In West Pomerania, the city of Szczecin is a major seaport that first grew rich from trade on the Baltic in the Middle Ages. Known as Stettin in German, it’s a city that has passed between opposing powers for hundreds of years. The Dukes of Pomerania were replaced by the Swedes, followed by the Prussian Empire.
For visitors, Szczecin’s charm is in its Haussmann-style avenues and the majestic embankment that was constructed on the Oder at the start of the 20th century. Some things to keep on your agenda are subterranean tunnels used as a Cold War bunker, museums on technology and contemporary history and a state-of-the-art concert hall that looks like something from another planet.
Let’s explore the best things to do in Szczecin:
1. Pomeranian Dukes’ Castle
Founded in the 14th century, the castle for the Dukes of Pomerania got its marvellous Late Renaissance architecture in the 1570s.
After the Peace of Westphalia it was the seat of Szczecin’s Swedish governor, before the Queen of Poland moved in at the start of the 18th century.
A lot of the Renaissance elements were lost during Prussian rule in the 1800s, but these have been restored since the Second World War by referring to an engraving of the property from 1653. The interior is a museum, guiding you around the loggia and restored state rooms and apartments, and revealing the artefacts discovered in excavations during the reconstruction after the war.
There are as many as 40 temporary exhibitions in the “Big Gallery” each year, dipping into another aspect of the castle’s turbulent history and roll-call of eminent owners.
2. Szczecin Philharmonic
You don’t have to be an expert on classical music to enjoy this concert hall, which won the European Union Prize for Contemporary Architecture in 2015. The Barcelona firm Barozzi Veiga came up with the design, which is quite unlike any other cultural venue in the world.
This translucent, white glass building has a mass of jagged peaks that look a little like townhouse gables.
The whole building has an icy glow at night, and has quickly become a modern symbol for Szczecin.
The main hall has a capacity of 1,000 and puts on a busy cycle of performances by the Szczecin Philharmonic Orchestra, which was founded in 1948.
3. Wały Chrobrego (Chobry Embankment)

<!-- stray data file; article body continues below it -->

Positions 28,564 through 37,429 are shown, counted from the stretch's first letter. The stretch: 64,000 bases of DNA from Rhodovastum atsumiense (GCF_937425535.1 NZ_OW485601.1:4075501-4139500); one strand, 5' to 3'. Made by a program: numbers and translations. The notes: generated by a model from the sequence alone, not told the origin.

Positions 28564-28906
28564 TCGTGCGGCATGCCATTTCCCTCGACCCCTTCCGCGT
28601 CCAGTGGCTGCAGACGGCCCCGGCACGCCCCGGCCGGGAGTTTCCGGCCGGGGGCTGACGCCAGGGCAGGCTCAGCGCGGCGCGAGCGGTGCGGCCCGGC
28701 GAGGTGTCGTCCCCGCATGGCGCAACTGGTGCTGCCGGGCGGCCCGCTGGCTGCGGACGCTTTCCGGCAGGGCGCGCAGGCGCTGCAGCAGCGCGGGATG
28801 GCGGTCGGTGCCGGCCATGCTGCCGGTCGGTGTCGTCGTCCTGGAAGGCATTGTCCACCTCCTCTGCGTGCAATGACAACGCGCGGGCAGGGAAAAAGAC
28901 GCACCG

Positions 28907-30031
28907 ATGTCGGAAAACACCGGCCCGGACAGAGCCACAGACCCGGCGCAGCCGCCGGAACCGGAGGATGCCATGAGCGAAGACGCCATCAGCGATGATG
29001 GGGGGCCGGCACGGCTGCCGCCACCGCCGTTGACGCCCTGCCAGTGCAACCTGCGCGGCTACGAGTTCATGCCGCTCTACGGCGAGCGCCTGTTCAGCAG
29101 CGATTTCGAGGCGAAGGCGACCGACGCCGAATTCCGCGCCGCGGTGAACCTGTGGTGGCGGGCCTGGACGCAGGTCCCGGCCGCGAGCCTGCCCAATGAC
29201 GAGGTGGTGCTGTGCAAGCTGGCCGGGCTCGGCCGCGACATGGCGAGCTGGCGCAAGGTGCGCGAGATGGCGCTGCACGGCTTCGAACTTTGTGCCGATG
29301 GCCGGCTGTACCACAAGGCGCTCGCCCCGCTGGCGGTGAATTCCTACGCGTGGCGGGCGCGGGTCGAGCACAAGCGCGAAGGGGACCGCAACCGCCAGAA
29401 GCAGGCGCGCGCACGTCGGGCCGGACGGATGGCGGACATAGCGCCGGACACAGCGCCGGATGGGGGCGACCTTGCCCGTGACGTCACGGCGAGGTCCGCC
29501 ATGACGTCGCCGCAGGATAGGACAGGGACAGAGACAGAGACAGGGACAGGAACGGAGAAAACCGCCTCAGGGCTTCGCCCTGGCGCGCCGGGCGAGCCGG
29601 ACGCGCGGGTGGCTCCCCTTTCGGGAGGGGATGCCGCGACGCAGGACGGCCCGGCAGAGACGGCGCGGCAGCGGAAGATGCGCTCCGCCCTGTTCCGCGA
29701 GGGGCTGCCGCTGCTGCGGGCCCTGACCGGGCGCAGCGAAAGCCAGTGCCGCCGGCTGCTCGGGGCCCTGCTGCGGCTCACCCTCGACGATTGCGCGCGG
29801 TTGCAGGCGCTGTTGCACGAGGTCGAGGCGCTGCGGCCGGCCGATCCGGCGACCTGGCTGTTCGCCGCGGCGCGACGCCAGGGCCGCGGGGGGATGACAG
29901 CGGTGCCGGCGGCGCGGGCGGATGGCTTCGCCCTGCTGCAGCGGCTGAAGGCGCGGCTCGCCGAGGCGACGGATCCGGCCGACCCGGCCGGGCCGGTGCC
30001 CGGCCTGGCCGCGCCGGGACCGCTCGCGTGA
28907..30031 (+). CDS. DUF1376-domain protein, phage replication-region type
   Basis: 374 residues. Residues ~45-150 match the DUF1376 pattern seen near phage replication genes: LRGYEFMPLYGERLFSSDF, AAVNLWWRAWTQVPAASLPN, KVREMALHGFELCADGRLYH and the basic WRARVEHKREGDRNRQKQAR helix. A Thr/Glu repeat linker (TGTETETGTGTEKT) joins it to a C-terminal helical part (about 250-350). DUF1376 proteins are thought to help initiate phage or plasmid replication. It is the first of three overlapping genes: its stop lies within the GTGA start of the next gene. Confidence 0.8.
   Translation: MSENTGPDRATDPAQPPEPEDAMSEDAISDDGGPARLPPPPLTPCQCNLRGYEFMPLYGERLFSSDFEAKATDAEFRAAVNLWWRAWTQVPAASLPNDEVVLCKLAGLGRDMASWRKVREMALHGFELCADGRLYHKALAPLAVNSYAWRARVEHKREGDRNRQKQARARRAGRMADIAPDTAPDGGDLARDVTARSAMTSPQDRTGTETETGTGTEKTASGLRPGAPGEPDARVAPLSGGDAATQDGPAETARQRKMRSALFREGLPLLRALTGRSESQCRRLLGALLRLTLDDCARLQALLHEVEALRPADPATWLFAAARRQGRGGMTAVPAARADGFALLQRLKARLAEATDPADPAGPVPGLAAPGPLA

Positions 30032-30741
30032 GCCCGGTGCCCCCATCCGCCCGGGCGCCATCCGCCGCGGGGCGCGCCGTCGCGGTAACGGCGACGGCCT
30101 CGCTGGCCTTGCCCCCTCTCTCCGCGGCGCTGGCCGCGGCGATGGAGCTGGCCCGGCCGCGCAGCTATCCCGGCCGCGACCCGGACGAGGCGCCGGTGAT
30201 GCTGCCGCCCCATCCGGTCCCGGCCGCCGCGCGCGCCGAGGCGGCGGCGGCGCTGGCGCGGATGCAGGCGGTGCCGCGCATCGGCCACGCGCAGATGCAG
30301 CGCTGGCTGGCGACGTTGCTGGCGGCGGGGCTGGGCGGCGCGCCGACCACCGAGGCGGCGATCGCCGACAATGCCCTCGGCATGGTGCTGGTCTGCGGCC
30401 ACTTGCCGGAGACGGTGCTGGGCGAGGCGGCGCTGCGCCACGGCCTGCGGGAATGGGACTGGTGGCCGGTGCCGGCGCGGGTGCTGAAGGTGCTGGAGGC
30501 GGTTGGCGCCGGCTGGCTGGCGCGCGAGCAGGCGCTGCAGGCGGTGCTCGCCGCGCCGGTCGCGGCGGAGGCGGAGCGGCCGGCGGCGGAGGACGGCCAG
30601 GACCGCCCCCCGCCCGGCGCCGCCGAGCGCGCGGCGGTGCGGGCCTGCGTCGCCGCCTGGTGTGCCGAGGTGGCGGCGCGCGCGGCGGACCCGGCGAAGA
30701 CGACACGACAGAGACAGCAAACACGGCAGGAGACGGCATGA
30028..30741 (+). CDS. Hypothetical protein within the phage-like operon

Raised almost 20 metres over the Oder River, this monumental embankment is more than half a kilometre in length.
The promenade, laid out just before the First World War, follows the riverside course of Szczecin’s Medieval fortifications, which were pulled down in the 18th century.
Solemn edifices stand high above the river atop grand stairways and terraces.
One building that turns heads is the Szczecin Voivodeship Office, built in the Neo-Renaissance style for the former Stettin Regency in 1911. If there’s a time to wander by the Oder it’s after sunset when the city is in lights and there’s a big choice of restaurants vying for your business.
4. Stare Miasto (Old Town)
The oldest quarter in Szczecin, below the Pomeranian Dukes’ Castle, was completely levelled during the Second World War.
And unlike in cities like Warsaw, Poznań and Gdańsk there was no immediate reconstruction.
The project was delayed until 1994 and only a few monuments have been reconstructed so far, concentrated around the Rynek (Old Market Square) and built according to their original plans.
But even knowing that these aren’t originals, the cobblestone square deserves to be seen for its colourful Baroque gabled townhouses and the reconstructed town hall, which has a museum about the tempestuous history of Szczecin.
5. Szczecin Cathedral
The largest place of worship in the Szczecin, the cathedral was founded in the 1100s and can hold 10,000 people.
The design we see today is from the end of the 19th century, after a storm in 1456 and then the Scanian War in 1677 razed the previous buildings.
This current version was also badly damaged in the Second World War and the restoration is ongoing.
Another big change was the denomination, as Stettin’s cathedral had been Lutheran since the Reformation and naturally became Catholic after the war.
On the east side of the chancel is a triptych made in 1981 but composed of fragments of destroyed altarpieces going back to the 1400s.
And in the cathedral’s 15 chapels are paintings, altarpieces, sculptures and architectural fragments from the 16th, 17th and 18th centuries.
6. Szczecin Underground
In the Second World War Stettin’s German residents took refuge from bombing raids in this subterranean complex adapted from pre-existing 19th-century catacombs.
The tunnels have five levels, descending 17 metres underground and with a total area of 2,500 square metres.
After the war the shelter was turned into a nuclear bunker, which was finally decommissioned in 1990. You can take two separate themed routes through this thrilling and enigmatic network of tunnels.
The first deals with the Second World War and has reconstructed living quarters, and photos and artefacts from the time.
There’s also a Cold War route, detailing how the shelter was reinforced against a nuclear attack and showing Polish Civil Defence gear. Both tours last an hour.
7. Park Kasprowicza
Opening out to the north of the City Council Building, Szczecin’s main urban park covers more than 27 hectares, but also joins up with the neighbouring Rose and Botanical Gardens.
Planted with rare and exotic trees, the park is situated in an idyllic valley sloping down to the Rusalka Lake.
This body of water was created more than 300 years ago when the Osówka Stream was dammed.
The amphitheatre in the park can seat 4,500 and stages concerts in summer, while the most imposing monument rises to more than 22 metres and is topped with three eagles to commemorate the rehabilitation of Szczecin after the Second World War.
Try to come to the park in early spring when the lawns are carpeted with bright crocus flowers.
8. National Museum